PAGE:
Bass Reeves was the first African American commissioned to serve as a deputy marshal west of the Mississippi River.
He was born in 1838 as a slave in Crawford County, Arkansas. Reeves grew up in Grayson County, Texas, following the relocation of his owner, William S. Reeves, in 1846. William Reeves was a farmer and politician, Bass took the surname of his owner, like other slaves of the time. His first name came from his grandfather, Basse Washington.
Bass Reeves grew up illiterate and remained illiterate for his entire life. Reports regarding Reeves’s activities and whereabouts during the American Civil War are ultimately unclear, but some accounts claim that when the Civil War began, George Reeves, Bass’ owner, joined the Confederate Army, taking Bass with him.
It is unclear how and exactly when Bass Reeves left his owner but at some point during the Civil War he gained his freedom. Reeves’s family members, however, claimed that at some time between 1861 and 1862 Bass Reeves and his owner had an altercation over a card game. Others believe that Bass heard too much about the “freeing of slaves” and simply ran away. In any event Reeves fled to the Indian Territory where he lived as a fugitive slave among the Creeks and Seminoles.
After being “Freed” by the Emancipation Proclamation in 1863 and no longer a fugitive, Reeves left Indian Territory and bought land near Van Buren, Arkansas, where he became a successful farmer and rancher. A year later, he married Nellie Jennie from Texas, and immediately began to have a family. Raising 10 children on their homestead — five girls and five boys, the family lived happily on the farm. During this time, oral history states that Reeves worked as a guide for U.S. government officials interested in traveling through Indian Territory.
On May 10, 1875, President Ulysses S. Grant appointed Isaac C. Parker as the judge for the Federal Western District Court at Fort Smith, Arkansas, a jurisdiction that included the Indian Territory. Parker, in turn, appointed a U.S. Marshal and authorized him to hire 200 deputies to curb the rampant lawlessness that had terrorized the region. Because of his knowledge of the area and fluency in the Creek and Seminole languages, Reeves was recruited to work as a deputy U.S. marshal in the Indian Territory.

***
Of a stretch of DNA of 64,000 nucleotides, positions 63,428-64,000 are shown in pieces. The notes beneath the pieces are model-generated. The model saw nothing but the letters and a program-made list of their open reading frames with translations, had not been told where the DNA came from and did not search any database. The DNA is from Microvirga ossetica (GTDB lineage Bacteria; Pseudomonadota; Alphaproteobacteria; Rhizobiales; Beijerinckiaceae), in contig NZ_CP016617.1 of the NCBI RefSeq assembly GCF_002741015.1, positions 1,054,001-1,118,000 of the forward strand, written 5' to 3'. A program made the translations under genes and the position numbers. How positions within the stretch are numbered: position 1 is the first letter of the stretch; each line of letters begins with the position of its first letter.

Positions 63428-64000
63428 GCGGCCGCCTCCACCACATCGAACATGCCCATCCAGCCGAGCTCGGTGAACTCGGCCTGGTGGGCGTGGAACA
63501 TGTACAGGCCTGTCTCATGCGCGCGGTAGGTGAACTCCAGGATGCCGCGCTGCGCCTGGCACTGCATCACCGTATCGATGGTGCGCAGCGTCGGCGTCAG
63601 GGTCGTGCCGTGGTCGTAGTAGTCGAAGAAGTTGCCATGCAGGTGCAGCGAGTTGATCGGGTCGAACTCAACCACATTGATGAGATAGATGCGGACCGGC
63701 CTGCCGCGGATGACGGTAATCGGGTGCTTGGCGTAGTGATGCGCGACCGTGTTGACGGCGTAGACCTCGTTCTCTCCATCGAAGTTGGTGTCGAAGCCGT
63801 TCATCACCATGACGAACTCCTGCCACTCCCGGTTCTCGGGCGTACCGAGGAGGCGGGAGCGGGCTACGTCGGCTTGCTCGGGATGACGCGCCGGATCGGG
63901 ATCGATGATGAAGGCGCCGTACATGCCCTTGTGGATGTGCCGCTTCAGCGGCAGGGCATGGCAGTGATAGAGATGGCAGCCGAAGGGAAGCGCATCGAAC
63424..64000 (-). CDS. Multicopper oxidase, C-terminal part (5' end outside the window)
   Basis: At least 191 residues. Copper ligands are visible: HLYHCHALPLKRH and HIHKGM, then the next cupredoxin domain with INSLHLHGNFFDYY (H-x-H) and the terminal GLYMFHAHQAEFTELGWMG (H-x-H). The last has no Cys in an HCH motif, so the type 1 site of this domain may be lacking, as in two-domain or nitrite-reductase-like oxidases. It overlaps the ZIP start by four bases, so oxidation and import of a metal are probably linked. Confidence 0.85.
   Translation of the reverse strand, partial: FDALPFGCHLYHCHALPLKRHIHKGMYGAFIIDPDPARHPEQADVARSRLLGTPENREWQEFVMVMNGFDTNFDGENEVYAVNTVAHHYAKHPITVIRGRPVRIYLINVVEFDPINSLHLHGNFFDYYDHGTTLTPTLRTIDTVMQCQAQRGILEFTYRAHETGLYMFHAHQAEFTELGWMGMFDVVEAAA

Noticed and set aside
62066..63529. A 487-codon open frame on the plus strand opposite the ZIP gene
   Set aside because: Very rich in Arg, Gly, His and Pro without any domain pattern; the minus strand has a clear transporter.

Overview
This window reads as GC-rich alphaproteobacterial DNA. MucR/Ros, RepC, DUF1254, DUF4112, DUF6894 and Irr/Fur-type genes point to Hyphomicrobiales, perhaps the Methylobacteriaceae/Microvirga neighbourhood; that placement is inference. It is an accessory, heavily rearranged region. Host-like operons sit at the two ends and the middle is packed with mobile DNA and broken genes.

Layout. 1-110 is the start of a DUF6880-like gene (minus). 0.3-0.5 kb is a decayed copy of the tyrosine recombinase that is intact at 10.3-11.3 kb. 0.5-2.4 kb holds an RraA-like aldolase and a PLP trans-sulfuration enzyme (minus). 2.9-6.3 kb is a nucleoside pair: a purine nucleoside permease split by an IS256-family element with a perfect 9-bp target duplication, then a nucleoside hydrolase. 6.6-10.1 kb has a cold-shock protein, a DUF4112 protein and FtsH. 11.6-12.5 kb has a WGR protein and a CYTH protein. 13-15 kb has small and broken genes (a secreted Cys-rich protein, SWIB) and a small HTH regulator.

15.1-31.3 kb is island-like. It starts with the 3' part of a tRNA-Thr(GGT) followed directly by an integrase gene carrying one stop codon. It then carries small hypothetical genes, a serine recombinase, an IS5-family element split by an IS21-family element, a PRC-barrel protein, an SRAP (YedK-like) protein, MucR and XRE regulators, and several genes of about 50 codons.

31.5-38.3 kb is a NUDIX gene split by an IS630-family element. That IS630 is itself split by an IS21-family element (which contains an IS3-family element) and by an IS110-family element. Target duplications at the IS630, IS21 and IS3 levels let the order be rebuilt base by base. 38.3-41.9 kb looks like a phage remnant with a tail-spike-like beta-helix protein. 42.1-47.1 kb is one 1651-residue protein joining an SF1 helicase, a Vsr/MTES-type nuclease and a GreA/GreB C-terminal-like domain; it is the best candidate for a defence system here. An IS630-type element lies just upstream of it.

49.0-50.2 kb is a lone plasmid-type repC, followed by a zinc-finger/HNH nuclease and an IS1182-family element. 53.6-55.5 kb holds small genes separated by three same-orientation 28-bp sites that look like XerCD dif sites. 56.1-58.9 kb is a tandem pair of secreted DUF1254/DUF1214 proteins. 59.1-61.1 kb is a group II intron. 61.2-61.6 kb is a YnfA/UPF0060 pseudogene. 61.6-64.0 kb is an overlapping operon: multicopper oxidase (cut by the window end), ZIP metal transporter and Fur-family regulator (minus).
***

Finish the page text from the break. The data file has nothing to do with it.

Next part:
He was an imposing figure, always riding on a large white stallion, Reeves began to earn a reputation for his courage and success at bringing in or killing many desperadoes of the territory. Always wearing a large hat, Reeves was usually a spiffy dresser, with his boots polished to a gleaming shine. He was known for his politeness and courteous manner. However, when the purpose served him, he was a master of disguises and often utilized aliases.
For the next thirty-two years Bass Reeves brought to justice over 3,000 criminals and killed fourteen outlaws during his years as a marshal, garnering a reputation as one of the most successful lawmen in the Indian Territory. Among those he captured was Bob Dozier, a murderer and cattle and horse thief who eluded Reeves for several years before being tracked down and killed after refusing to surrender. He also tracked outlaw Tom Story for five years between 1884 and 1889, finally killing him in a gunfight.
Though Reeves was illiterate it did not harm his effectiveness in bringing back the criminals. Before he headed out, he would have someone read him the warrants and memorize the contents and which warrant was which. When asked to produce the warrant, he never failed to pick out the correct one.
Bass Reeves’s legendary career as a U.S. marshal ended in 1907 when the new state of Oklahoma assumed policing duties over the Indian Territory. At the age of 69 Reeves became a policeman for the City of Muskogee. He worked there for two years before failing health forced his retirement. Bass Reeves died on January 10, 1910 in Muskogee, Oklahoma.